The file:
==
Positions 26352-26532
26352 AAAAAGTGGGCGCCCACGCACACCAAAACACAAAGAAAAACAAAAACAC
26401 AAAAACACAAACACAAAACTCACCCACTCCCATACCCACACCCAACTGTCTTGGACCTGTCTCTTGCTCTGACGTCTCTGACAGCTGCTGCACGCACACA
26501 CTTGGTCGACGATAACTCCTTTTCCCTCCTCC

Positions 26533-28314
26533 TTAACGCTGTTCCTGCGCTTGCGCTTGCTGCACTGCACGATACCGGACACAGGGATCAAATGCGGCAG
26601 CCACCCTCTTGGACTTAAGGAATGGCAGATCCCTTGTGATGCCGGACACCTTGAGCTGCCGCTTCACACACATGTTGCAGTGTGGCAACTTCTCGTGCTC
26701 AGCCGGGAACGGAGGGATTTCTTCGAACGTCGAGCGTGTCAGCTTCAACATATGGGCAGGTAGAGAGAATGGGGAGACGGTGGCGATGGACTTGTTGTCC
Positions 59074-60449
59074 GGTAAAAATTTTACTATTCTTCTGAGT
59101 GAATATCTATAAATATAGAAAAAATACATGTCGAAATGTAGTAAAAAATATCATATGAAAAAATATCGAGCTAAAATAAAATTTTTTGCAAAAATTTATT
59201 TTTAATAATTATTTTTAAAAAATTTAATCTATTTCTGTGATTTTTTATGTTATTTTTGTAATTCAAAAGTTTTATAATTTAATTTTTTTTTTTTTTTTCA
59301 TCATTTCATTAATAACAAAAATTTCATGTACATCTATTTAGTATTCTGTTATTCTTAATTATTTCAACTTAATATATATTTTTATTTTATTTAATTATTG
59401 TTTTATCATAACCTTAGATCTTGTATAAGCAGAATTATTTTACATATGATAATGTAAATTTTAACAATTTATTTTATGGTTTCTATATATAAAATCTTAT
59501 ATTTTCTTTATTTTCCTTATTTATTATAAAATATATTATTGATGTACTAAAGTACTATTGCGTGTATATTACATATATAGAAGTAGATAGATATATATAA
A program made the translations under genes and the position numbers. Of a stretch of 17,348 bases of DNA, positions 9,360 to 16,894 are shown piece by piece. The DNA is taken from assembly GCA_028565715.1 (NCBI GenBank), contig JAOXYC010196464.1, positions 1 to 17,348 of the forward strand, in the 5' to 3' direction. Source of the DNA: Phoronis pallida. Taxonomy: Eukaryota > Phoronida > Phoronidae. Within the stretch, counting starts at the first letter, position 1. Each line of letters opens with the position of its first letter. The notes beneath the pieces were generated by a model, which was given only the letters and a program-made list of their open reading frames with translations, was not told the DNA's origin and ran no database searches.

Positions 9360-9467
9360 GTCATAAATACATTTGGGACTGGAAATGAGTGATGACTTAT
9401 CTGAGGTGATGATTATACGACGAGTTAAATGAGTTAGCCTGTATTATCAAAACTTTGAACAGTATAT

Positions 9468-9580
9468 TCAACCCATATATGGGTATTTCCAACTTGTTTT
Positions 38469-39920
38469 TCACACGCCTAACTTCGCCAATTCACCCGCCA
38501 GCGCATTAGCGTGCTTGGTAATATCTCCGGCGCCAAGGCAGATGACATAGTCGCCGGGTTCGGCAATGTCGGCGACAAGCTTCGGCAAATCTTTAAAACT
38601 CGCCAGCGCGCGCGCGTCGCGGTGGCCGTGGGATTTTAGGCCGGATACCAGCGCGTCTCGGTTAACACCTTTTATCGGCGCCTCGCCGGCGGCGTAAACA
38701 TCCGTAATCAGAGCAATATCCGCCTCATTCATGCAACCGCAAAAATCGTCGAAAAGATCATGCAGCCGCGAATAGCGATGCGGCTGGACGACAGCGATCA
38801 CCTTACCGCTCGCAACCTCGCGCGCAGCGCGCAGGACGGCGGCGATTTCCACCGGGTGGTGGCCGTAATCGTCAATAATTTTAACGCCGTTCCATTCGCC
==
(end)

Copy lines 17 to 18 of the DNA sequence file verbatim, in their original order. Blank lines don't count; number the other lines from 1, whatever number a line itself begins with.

Positions 9360-9467
9360 GTCATAAATACATTTGGGACTGGAAATGAGTGATGACTTAT